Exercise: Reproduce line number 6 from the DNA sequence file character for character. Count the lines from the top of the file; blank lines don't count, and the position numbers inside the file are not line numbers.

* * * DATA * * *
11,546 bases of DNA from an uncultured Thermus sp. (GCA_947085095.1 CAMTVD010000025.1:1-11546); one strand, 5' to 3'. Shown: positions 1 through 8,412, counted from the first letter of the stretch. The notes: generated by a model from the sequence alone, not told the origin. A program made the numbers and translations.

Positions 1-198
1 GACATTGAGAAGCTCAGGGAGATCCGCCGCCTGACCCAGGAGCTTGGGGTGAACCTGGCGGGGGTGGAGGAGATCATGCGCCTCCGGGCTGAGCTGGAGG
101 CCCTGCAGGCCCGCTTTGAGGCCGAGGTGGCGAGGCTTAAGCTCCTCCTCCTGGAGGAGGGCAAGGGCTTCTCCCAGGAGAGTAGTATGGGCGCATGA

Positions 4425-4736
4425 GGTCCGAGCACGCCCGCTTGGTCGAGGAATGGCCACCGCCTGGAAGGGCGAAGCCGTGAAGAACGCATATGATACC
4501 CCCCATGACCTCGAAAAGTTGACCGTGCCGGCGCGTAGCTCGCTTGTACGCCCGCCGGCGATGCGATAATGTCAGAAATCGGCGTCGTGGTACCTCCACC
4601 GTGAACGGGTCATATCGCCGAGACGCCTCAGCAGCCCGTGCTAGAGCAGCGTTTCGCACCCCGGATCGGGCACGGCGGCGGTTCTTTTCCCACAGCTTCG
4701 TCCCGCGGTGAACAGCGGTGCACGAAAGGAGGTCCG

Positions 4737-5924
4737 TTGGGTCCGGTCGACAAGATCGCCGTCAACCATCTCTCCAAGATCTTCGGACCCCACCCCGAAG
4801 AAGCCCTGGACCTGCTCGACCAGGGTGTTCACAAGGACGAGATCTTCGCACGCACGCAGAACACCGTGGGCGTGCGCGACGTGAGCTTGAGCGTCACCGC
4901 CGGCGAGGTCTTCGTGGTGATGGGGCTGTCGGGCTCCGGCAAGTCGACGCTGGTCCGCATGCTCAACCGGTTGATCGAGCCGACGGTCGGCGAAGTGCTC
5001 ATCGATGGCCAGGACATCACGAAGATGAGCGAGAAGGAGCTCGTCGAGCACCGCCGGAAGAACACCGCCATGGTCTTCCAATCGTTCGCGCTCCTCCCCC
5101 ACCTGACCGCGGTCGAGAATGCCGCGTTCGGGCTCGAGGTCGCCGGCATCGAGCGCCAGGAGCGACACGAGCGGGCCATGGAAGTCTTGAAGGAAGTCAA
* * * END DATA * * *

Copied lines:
4425 GGTCCGAGCACGCCCGCTTGGTCGAGGAATGGCCACCGCCTGGAAGGGCGAAGCCGTGAAGAACGCATATGATACC